Washington — President Donald Trump signed legislation Oct. 11 beefing up U.S. government efforts to control ocean plastics pollution, including authorizing funding for marine debris cleanup and research and laying the groundwork for stronger international action.
In a White House ceremony, Trump said the Save Our Seas Act had bipartisan support — it passed the Senate unanimously — and he suggested his administration would be pushing other countries on the problem.
"As president, I will continue to do everything I can to stop other nations from making our oceans into their landfills," Trump said. "That's why I'm pleased — very pleased, I must say — to put my signature on this important legislation."
The law was praised by both the Plastics Industry Association and the American Chemistry Council, saying that it would help support recycling and waste management infrastructure.
"This important bipartisan legislation reinvigorates marine debris programs and includes language recognizing the need to advance and deploy waste management, particularly in emerging economies," Steve Russell, vice president of ACC's plastics division, said in a statement.
The law funds the National Oceanic and Atmospheric Administration's Marine Debris Program through 2022 and gives the head of NOAA authority to declare severe marine debris events and authorize funds for cleanup. States can also request that declaration.
According to a statement from a bipartisan group of senators who sponsored the bill and said it was prompted by plastic waste worries, the law supports research into improved waste management and new materials that reduce marine debris, and it supports stronger international efforts.
Specifically, it encourages the federal government to "engage with leaders of nations responsible for the majority of marine debris," and it supports using trade agreements to urge other countries to improve waste management.
The lead Republican co-sponsor, Alaska Sen. Dan Sullivan, highlighted those international efforts in a statement.
"This bill will serve to strengthen the federal response capabilities to marine debris disasters, combat land-based marine debris resources, and encourage interagency coordination in stemming the tide of ocean trash and importantly encourage the Trump administration to pursue international agreements with regard to this challenge," Sullivan said. "The prevalence of marine debris on our shores is a chronic issue."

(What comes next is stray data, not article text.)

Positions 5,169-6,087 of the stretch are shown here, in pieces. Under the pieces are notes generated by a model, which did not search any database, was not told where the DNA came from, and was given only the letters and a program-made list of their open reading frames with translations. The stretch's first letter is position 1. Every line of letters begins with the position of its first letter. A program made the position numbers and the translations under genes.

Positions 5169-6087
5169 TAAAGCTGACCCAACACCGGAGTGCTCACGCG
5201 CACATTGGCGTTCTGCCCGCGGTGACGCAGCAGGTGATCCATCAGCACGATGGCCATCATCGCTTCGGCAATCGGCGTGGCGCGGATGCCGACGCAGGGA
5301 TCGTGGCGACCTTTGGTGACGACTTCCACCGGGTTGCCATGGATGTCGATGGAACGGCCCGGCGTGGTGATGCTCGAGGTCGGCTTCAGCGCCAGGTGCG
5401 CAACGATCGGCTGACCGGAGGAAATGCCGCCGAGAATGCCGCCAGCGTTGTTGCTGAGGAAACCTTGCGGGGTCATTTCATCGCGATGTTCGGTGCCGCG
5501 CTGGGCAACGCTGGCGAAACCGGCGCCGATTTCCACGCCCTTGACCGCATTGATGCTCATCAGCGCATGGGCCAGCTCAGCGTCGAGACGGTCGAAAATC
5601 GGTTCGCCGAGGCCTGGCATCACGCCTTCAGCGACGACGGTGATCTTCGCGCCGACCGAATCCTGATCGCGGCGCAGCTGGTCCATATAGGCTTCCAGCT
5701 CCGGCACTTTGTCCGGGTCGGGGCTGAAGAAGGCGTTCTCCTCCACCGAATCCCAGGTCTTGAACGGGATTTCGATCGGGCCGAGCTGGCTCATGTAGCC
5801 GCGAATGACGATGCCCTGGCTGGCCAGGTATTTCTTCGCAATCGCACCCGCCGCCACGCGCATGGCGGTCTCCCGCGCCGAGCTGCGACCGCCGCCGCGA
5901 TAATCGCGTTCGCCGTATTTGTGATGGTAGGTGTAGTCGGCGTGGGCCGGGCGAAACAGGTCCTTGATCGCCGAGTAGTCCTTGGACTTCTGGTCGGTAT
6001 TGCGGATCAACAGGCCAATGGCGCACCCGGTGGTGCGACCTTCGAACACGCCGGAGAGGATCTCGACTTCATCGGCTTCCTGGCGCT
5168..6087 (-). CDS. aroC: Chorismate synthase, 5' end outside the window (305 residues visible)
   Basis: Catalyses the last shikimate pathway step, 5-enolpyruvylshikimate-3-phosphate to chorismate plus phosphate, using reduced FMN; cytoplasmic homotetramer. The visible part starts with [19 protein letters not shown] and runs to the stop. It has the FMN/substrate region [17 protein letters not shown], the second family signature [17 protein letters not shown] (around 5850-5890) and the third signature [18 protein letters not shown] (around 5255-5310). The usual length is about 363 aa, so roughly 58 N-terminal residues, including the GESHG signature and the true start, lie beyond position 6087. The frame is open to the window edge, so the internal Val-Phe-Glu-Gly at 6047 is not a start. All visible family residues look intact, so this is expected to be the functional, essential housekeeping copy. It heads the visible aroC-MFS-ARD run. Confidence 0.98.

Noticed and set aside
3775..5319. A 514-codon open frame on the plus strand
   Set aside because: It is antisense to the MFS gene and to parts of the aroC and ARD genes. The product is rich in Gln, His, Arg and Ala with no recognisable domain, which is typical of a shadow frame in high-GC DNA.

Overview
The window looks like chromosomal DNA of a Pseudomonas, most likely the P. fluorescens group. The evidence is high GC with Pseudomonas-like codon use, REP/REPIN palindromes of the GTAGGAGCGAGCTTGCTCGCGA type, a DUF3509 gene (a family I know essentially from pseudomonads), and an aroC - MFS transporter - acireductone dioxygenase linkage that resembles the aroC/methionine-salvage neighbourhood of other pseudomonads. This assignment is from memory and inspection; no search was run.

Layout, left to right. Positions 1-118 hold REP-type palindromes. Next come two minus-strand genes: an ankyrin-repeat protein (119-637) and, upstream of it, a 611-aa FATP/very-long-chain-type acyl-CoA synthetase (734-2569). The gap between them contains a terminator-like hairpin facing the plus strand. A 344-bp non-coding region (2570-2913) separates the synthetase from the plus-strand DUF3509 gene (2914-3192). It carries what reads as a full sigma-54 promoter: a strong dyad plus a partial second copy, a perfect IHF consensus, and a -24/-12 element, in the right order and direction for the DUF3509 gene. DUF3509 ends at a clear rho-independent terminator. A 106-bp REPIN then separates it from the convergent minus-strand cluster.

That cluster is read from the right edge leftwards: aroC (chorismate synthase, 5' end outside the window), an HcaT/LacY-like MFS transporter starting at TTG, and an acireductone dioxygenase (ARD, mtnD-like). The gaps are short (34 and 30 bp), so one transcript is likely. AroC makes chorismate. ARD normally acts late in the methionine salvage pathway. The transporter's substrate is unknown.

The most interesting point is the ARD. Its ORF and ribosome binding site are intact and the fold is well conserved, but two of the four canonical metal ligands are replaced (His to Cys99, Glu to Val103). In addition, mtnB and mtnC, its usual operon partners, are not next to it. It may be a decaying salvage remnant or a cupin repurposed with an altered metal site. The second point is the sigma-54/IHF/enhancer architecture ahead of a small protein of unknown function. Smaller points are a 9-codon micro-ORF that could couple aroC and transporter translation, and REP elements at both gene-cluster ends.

While Trump urged other nations to do more, the U.S. government is one of two members of the G7 economic bloc that did not sign the G7's Plastics Charter on marine waste earlier this year, although the U.S. has participated in subsequent meetings on the charter.
Trump said the new United States-Mexico-Canada Agreement to replace NAFTA is the first U.S. trade agreement that includes commitments from the parties to address land- and sea-based pollution and improve waste management and said it would be in other trade pacts.
At the White House event, Sen. Sheldon Whitehouse, D-R.I., urged Trump to include similar language in a trade agreement being negotiated with the Philippines.
"Everyone from scientists to journalists to fishermen to coastal industries and international corporations are sounding the alarm about plastic trash and other marine debris polluting our oceans," said Whitehouse, who is co-chair of the Senate Oceans Caucus. "It's time to protect our precious marine ecosystems and coastal economies from this threat."
In his comments, the president criticized other countries for putting waste into the oceans.
"This dumping has happened for years and even for decades," Trump said. "Previous administrations did absolutely nothing to take on the foreign countries responsible. We've already notified most of them, and we've notified them very strongly."
He spoke about how "a vast, tremendous, unthinkable amount of garbage is floating right into our coast, in particular along the West Coast. And we're charged with removing it, which is a very unfair situation. It comes from other countries very far away."
"Every year, over 8 million tons of garbage is dumped into our beautiful oceans by many countries of the world," Trump said. "That includes China, that includes Japan, and that includes many, many countries."
Studies from groups like Ocean Conservancy have said a majority of the waste that enters the ocean comes from rapidly developing economies in Asia, where waste management systems are not keeping pace with big increases in plastics use.
That group's research says China, Indonesia, the Philippines and Vietnam account for about half of the plastic waste in the ocean.
Some environmental advocates, however, criticize the United States for its own low plastic recycling rates and not making the kind of specific commitments and actions to increase recycling contained in the European Union's plastics strategy.